Sugar, Chocolate, and Subjugation in the European Identity

In Sweetness and Power Mintz details how sugar (and its related goods) transformed from a rarity in the 1600s, to a luxury by 1750, to finally a necessity in Western culture by 1850 (Mintz 78). This absorption of goods into the fabric of European life was made possible by African slavery – as the cheap labor force on sugar, cocoa, and other plantations created opportunity for the technical and economic changes that defined 19th and 20th century empires. Mintz argues that as slave labor made sugar cheaper and accessible, “its potency as a symbol of power declined” with its increased profitability (95). In this entry I examine the symbolism of slave labor and argue, like Mintz, that slavery enabled mass consumption of sugar and cocoa by providing the impetus for technological innovation and manufacture. However, I conclude by rejecting the notion that its potency as a power symbol decreased with its rising availability. I conclude with excerpts from Chocolate on Trial that show Europeans at various levels of social and political engagement aware, beyond emancipation and abolition, that the subjugation of African laborers remained a literal and symbolic foundation to their success.

In the 1600s and early 1700s, sugar and chocolate were rarities for the elite and were, therefore, signifiers of wealth. A lavish material culture grew around these goods, as the aristocracy would spend exorbitant sums on special chocolate-serving silverware, chocolate-specializing chefs and on sugar-based décor for events. Sugar decorations were called “subtleties” by the noble classes, who incorporated symbolic sugar crafting and designs into their celebrations (Mintz 93). Such personal wealth and success was tied to the subjugation of the black bodies laboring on these goods. As shown in the photograph of James Drummond, 2nd Duke of Perth below, black servitude became a complement to white authority. The inclusion of a black server in Drummond’s self-portrait suggests that the subjugation of blacks, along with the ornamentation of the goods newly produced by them, became symbolic of status.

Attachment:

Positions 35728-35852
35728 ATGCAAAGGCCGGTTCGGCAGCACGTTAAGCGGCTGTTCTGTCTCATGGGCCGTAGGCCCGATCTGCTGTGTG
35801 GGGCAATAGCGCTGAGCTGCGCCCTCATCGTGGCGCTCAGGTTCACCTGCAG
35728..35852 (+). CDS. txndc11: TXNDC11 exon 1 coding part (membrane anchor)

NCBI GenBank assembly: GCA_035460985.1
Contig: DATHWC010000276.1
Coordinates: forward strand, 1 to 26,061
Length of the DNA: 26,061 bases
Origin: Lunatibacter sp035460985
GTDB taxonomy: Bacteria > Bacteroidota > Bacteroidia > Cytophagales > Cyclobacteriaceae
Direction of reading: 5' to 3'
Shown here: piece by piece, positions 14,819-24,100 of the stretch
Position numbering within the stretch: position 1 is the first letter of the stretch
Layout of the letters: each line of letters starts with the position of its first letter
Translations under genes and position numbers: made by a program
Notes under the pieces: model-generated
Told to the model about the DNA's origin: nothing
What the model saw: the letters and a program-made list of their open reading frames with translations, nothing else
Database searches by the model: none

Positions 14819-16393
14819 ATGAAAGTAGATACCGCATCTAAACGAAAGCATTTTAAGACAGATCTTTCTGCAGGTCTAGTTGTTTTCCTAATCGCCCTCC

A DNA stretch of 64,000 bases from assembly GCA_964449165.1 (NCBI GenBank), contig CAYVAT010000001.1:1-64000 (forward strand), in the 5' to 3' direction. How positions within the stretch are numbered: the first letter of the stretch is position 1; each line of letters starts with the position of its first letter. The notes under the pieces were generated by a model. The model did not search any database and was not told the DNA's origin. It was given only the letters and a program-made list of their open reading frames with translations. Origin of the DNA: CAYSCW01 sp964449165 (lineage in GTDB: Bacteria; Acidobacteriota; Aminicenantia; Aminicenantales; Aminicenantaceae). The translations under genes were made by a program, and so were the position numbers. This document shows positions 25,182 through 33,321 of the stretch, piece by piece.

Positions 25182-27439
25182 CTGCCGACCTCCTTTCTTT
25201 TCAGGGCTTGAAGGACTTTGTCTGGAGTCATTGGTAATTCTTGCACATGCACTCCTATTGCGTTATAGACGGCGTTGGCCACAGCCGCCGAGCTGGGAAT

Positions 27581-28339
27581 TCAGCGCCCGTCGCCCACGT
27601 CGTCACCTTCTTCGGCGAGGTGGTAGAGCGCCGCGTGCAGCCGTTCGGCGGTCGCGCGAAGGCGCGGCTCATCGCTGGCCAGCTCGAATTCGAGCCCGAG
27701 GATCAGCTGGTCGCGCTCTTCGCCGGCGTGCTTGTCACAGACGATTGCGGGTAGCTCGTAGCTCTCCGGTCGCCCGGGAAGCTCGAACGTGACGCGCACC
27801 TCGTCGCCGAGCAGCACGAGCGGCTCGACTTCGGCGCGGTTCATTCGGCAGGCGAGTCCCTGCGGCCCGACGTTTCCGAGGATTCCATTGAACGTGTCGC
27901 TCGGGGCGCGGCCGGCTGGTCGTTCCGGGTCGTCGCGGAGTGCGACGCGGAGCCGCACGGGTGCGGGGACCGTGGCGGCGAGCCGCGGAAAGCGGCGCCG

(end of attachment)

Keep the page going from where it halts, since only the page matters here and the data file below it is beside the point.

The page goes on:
Image of James Drummond (ca. 1674 – 17 April 1720), from the National Gallery of Scotland and Wikipedia. In addition, see here for an entire blog devoted to 16c-18c European portraiture that included slaves as signifiers of fashion and wealth. 

Video of the preservation of an early 18th century palatial “chocolate kitchen” from the YouTube channel of Historic Royal Palaces, an independent charity

Increased slave labor lowered the price of sugar and cocoa in the 1800s, allowing for technological innovations and mass consumption. Europeans like Dutch chemist Coenraad Van Houten were now able to experiment with chocolate production. In 1828, Van Houten introduced the Hydraulic Press, a revolutionary machine that swiftly separated cocoa powder from cocoa butter (Presilla 28). His process allowed for the mass manufacture of cheap chocolate and enabled confectionary companies like Cadbury to maximize profits (Satre 15). Mintz argues that at this very time, “the decline in the symbolic importance of sugar… kept almost perfect step with the increase in its economic and dietary importance” and that status symbols like sugar decoration disappeared as sugar became ubiquitous (Mintz 95).